We have completed a Phase 1 study of CDX-1401 which assessed the safety, immunogenicity and clinical activity of escalating doses of CDX-1401 with TLR agonists (resiquimod and/or Poly ICLC) in 45 patients with advanced malignancies refractory to all available therapies. 60% of patients had confirmed NY-ESO expression in archived tumor sample. Thirteen patients maintained stable disease for up to 13.4 months with a median of 6.7 months. Treatment was well-tolerated and there were no dose limiting toxicities. Humoral responses were elicited in both NY-ESO-1 positive and negative patients. NY-ESO-1-specific T cell responses were absent or low at baseline, but increased post-vaccination in 53% of evaluable patients, including both CD4 and/or CD8 T cell responses. Robust immune responses were observed with CDX-1401 with resiquimod and Poly ICLC alone and in combination. Long-term patient follow up suggested that treatment with CDX-1401 may predispose patients to better outcomes on subsequent therapy with checkpoint inhibitors. Of the 45 patients in the Phase 1 study, eight went on to receive subsequent therapy of either ipilimumab or an investigational checkpoint inhibitor and six of these patients had objective tumor regression. Six patients with melanoma received ipilimumab within three months of treatment with CDX-1401 and four (67%) had objective tumor responses, including one complete response, which compares favorably to the overall response rate of 11% previously reported in metastatic melanoma patients treated with single-agent ipilimumab. In addition, two patients with non-small cell lung cancer received an investigational checkpoint blockade within two months of completing treatment with CDX-1401 and both achieved partial responses.

 

The Phase 1 study identified a well-tolerated and immunogenic regimen to take forward into future studies. A Phase 2 study of CDX-1401 in combination with CDX-301 in metastatic melanoma is being conducted by the Cancer Immunotherapy Trials

 

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Table of Contents

 

Network under a CRADA with the Cancer Therapy Evaluation Program of the NCI and is ongoing. As described above, in April 2015, we initiated a Phase 1/2 safety pilot and expansion study examining the combination of varlilumab and Yervoy® in patients with Stage III or IV metastatic melanoma. In the Phase 2 portion of the study, patients with tumors that express NY-ESO-1 will also receive CDX-1401.

 

CDX-301

 

CDX-301, a recombinant FMS-like tyrosine kinase 3 ligand, or Flt3L, is a potent hematopoietic cytokine that uniquely expands dendritic cells and hematopoietic stem cells in combination with other agents to potentiate the anti-tumor response. Depending on the setting, cells expanded by CDX-301 promote either enhanced or permissive immunity. CDX-301 is in clinical development for multiple cancers, in combination with vaccines, adjuvants, and other treatments that release tumor antigens. We licensed CDX-301 from Amgen Inc. in March 2009 and believe CDX-301 may hold significant opportunity for synergistic development in combination with other proprietary molecules in our portfolio.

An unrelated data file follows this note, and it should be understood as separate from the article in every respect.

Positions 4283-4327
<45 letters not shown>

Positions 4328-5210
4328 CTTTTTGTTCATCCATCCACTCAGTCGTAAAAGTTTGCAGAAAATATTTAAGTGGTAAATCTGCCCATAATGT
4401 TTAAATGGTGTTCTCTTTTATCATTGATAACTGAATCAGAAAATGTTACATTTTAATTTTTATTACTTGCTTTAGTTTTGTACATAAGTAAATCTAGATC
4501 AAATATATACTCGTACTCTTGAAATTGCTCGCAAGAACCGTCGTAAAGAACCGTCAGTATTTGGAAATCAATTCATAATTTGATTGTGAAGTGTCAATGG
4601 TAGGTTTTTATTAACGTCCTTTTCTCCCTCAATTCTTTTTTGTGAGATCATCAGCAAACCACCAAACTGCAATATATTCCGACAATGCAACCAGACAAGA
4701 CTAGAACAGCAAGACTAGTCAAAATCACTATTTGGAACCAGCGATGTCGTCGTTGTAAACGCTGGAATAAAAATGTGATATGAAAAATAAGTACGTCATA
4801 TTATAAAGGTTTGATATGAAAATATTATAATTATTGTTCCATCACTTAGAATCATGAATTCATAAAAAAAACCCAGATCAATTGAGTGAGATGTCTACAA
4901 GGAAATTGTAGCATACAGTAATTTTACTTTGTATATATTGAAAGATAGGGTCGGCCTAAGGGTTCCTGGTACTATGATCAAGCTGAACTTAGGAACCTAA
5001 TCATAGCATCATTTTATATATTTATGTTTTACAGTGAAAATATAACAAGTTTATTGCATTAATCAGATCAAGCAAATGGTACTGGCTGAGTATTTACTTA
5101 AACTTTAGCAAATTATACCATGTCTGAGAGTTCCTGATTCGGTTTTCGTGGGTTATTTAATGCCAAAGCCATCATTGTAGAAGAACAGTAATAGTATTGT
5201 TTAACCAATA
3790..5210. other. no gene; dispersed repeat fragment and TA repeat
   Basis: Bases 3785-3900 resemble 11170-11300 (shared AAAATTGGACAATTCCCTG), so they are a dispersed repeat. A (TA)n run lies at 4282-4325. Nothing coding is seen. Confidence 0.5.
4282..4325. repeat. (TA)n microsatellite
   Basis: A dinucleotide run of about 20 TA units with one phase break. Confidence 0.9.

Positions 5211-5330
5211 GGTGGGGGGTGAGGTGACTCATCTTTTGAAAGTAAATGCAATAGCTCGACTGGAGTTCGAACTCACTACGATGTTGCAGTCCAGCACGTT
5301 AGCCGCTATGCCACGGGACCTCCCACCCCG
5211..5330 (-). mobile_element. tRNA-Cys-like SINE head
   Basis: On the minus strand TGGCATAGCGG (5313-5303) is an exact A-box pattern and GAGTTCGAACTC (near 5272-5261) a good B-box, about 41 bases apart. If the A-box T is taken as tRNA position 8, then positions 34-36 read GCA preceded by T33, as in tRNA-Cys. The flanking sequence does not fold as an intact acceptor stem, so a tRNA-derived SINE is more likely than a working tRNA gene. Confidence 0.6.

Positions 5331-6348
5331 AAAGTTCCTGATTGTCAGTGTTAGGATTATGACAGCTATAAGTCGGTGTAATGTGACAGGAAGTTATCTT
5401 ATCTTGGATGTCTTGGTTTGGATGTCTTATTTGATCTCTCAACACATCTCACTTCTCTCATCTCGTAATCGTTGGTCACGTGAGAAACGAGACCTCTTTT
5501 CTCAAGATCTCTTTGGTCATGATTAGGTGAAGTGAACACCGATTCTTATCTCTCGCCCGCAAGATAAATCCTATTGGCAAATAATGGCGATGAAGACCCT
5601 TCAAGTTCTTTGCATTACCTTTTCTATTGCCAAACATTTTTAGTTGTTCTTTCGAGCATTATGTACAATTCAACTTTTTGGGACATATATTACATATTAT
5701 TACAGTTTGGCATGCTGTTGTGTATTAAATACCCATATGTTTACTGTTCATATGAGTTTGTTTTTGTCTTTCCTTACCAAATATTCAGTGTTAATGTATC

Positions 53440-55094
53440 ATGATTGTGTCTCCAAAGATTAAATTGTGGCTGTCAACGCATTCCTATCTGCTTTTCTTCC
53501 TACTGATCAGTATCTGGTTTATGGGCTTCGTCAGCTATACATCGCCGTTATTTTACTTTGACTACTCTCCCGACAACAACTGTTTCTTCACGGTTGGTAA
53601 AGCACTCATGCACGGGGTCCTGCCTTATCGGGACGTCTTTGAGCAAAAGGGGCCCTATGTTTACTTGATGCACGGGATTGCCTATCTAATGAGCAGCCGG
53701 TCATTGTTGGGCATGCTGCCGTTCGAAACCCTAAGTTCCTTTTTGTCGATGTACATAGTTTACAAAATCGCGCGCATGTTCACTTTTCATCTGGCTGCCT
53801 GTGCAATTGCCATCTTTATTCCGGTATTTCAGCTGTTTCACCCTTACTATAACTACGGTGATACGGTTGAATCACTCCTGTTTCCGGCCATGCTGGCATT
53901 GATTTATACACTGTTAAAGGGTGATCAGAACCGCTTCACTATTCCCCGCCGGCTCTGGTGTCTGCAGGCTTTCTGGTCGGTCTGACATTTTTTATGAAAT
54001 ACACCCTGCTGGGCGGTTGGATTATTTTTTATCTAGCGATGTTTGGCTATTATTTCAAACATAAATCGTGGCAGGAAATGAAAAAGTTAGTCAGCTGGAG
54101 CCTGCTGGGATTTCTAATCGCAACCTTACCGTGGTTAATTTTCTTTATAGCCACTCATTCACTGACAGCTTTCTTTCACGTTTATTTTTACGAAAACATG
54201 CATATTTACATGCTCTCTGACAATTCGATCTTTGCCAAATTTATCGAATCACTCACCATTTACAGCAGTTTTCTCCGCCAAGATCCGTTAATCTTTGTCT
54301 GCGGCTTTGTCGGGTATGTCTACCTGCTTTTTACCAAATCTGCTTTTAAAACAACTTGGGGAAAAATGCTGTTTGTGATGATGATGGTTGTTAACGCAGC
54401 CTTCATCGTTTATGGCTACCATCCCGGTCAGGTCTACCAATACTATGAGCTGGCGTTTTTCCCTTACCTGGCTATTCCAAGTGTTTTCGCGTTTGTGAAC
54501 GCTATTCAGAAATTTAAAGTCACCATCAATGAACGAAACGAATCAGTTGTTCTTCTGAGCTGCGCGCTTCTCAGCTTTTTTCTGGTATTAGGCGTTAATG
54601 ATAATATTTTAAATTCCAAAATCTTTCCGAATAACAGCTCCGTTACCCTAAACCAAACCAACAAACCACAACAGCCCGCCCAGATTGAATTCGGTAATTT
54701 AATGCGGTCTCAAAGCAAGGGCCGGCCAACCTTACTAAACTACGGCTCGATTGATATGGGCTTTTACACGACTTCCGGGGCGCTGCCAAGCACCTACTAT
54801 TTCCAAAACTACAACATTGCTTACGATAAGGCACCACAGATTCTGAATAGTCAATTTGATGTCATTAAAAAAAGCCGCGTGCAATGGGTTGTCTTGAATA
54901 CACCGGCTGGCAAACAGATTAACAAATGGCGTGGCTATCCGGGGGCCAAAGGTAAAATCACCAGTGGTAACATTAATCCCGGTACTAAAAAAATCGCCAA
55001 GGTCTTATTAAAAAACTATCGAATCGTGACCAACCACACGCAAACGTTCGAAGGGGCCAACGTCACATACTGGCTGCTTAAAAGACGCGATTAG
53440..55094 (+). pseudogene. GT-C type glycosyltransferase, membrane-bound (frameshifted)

In February 2013, we announced final results from our dose-escalating Phase 1 study of CDX-301 in 30 healthy subjects in collaboration with Rockefeller University. The Phase 1 study evaluated seven different dosing regimens of CDX-301 to determine the appropriate dose for further development based on safety, tolerability, and biological activity. The data from the study were consistent with previous clinical experience and demonstrated that CDX-301 was well-tolerated and can effectively mobilize hematopoietic stem cell populations in healthy volunteers. In December 2013, we announced data from a preclinical combination study of CDX-301and Mozobil® (Plerixafor injection, formerly AMD3100) demonstrating that the combination of these agents significantly increases hematopoietic stem cell mobilization in mice. The data demonstrate a novel potent cell mobilization regimen combining CDX-301 and Mozobil®, which may have significant potential for use in autologous and allogeneic hematopoietic stem cell transplantation. Based on the safety profile and the clinical and preclinical data to date, we initiated a pilot clinical study of CDX-301 for the mobilization and transplantation of allogeneic hematopoietic stem cells in patients with hematological malignancies undergoing hematopoietic stem cell transplantation. The study will explore the utility of CDX-301 alone and in combination with Mozobil®. In addition to our sponsored studies and clinical trial collaborations, we anticipate that CDX-301’s potential activity will also be explored in investigator sponsored studies at various academic institutions.